September 23, 2014 By Peter Allor 2 min read

Shared Responsibility of Asset Management Reflects Patching Perspective

Asset management is a topic of conversation for many industry professionals due to several factors, including continuous diagnostics and mitigation, the National Institute of Standards and Technology (NIST) Cybersecurity Framework and other conversations around breaches and vulnerability threats.

Most organizations focus on one of two areas: hardware or software. Most people have participated in a hardware asset inventory by reporting which desktop or laptop they have, its serial number and where it is physically located. That is only the surface of that inventory process, however, and most times, it is not done very well or thoroughly. Software asset inventories are usually only done to true up license management practices.

Improving Asset Management

For security and data breach protection, you need a much more in-depth set of inventories, as illustrated by the IBM X-Force Threat Intelligence Quarterly. While conducting both the hardware and software asset inventories, both from an active, on-the-network aspect and the passive, what-is-installed-on-the-asset-itself aspect, we need to know the OS, the application and patch levels, the configurations and what the state of known vulnerabilities are to develop a truer picture of the threat and the risk picture we are willing to take on.

Here is where the X-Force discussion on Heartbleed has more meaning. Although patch rates for OpenSSL have increased, do you know every place in your network that uses OpenSSL? Do you have a risk assessment of the danger? Do you have compensating controls, either technical or operational, to limit or mitigate the dangers?

Asset management is all about providing the baseline for risk assessment and control. Management (not security management or information technology management) should be given the ability to know and assess risk and to assign means (resources and priorities) to mitigate that risk for the business and operations.

Setting a Security Risk Management Framework

The challenge in the Heartbleed example is in the number of vendors and internal, home-built systems that are incorporating third-party software. This is where the combination of asset inventories (hardware, software, configuration management and vulnerability management) set the baseline in any security risk management framework. The key is an established, frequently updated inventory that is pre-existent and quickly actionable for verification within several hours. It should be pre-existent so you know your assets and quickly actionable so you can verify certain parameters and risk strategies are in place.

A good asset management strategy has the following elements:

  • Endpoint reporting (servers, desktops, laptops and mobile)
    • Hardware is inventoried upon attaching to the network.
    • Software is inventoried for all logical and virtual installs.
    • Configurations are logged and enforced to organizational standard(s).
  • Network reporting
    • Records and logs from all traffic
    • Notification records of new equipment being attached to the network, correlated to endpoint reporting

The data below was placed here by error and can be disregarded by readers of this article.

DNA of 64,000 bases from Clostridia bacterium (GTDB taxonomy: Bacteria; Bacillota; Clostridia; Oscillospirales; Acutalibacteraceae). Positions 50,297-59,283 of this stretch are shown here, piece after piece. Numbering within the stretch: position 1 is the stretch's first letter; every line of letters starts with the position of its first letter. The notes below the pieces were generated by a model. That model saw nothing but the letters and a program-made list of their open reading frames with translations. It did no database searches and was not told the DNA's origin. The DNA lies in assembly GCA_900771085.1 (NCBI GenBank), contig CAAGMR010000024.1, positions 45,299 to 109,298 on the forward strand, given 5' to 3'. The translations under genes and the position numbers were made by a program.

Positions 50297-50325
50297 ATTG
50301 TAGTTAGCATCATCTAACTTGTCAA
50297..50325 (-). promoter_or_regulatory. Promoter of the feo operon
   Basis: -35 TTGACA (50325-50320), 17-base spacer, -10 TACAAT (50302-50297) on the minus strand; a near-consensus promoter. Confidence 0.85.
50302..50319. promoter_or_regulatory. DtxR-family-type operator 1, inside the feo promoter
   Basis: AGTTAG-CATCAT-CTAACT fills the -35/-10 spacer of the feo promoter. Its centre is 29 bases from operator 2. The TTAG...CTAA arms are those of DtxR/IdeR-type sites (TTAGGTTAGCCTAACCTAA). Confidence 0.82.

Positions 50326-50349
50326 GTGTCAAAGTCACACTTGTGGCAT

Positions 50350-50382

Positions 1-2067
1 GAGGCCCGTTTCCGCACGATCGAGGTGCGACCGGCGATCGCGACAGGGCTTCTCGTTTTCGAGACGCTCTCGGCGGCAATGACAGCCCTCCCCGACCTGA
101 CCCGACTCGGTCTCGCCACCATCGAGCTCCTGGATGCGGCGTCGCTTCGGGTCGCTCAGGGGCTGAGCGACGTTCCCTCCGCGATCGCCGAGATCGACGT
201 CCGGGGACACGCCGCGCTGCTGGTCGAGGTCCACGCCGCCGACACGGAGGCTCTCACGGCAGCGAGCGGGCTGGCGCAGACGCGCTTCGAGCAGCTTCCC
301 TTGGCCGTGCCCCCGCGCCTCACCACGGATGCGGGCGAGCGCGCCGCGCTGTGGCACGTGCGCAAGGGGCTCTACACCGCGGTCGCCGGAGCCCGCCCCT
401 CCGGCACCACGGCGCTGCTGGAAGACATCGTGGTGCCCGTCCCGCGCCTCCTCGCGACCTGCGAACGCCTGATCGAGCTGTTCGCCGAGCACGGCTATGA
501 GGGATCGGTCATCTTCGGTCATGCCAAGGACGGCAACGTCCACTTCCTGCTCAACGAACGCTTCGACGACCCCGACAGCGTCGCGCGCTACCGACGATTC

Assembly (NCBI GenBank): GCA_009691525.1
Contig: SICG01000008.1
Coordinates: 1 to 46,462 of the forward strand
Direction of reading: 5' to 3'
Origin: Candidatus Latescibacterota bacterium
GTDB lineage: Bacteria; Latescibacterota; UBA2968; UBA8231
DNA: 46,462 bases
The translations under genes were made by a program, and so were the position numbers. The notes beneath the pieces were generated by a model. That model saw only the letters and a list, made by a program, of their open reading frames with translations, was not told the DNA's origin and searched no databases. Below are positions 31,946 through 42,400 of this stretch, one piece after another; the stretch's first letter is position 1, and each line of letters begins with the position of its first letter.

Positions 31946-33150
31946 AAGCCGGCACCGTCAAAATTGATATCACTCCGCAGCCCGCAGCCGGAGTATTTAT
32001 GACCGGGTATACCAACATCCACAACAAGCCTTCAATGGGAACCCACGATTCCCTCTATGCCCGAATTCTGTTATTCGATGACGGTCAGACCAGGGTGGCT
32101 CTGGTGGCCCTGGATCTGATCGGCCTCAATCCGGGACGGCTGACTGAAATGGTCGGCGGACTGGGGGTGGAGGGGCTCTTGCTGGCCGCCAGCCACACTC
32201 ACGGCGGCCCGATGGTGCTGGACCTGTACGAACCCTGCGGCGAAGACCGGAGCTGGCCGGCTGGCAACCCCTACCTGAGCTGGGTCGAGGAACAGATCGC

• Baseline activity
    • Scan of all systems for known vulnerabilities
    • Assignment of risk and remediation priorities

While we will never have the luxury of a completely secure environment from all manners of attack methodologies, we can gain a measure of success in dealing with the ever-changing flow of vulnerabilities and attacks we face. The assurance is in having the means and tools to do so quickly, have sure answers to the state of our domain and to flex for the changing risks we will face in the future.

Download the latest research from IBM X-Force

More from Risk Management

Back to basics: Better security in the AI era

4 min read - The rise of artificial intelligence (AI), large language models (LLM) and IoT solutions has created a new security landscape. From generative AI tools that can be taught to create malicious code to the exploitation of connected devices as a way for attackers to move laterally across networks, enterprise IT teams find themselves constantly running to catch up. According to the Google Cloud Cybersecurity Forecast 2024 report, companies should anticipate a surge in attacks powered by generative AI tools and LLMs…

Mapping attacks on generative AI to business impact

5 min read - In recent months, we’ve seen government and business leaders put an increased focus on securing AI models. If generative AI is the next big platform to transform the services and functions on which society as a whole depends, ensuring that technology is trusted and secure must be businesses’ top priority. While generative AI adoption is in its nascent stages, we must establish effective strategies to secure it from the onset. The IBM Institute for Business Value found that despite 64%…

Ermac malware: The other side of the code

6 min read - When the Cerberus code was leaked in late 2020, IBM Trusteer researchers projected that a new Cerberus mutation was just a matter of time. Multiple actors used the leaked Cerberus code but without significant changes to the malware. However, the MalwareHunterTeam discovered a new variant of Cerberus — known as Ermac (also known as Hook) — in late September of 2022.To better understand the new version of Cerberus, we can attempt to shed light on the behind-the-scenes operations of the…

Topic updates

Get email updates and stay ahead of the latest threats to the security landscape, thought leadership and research.
Subscribe today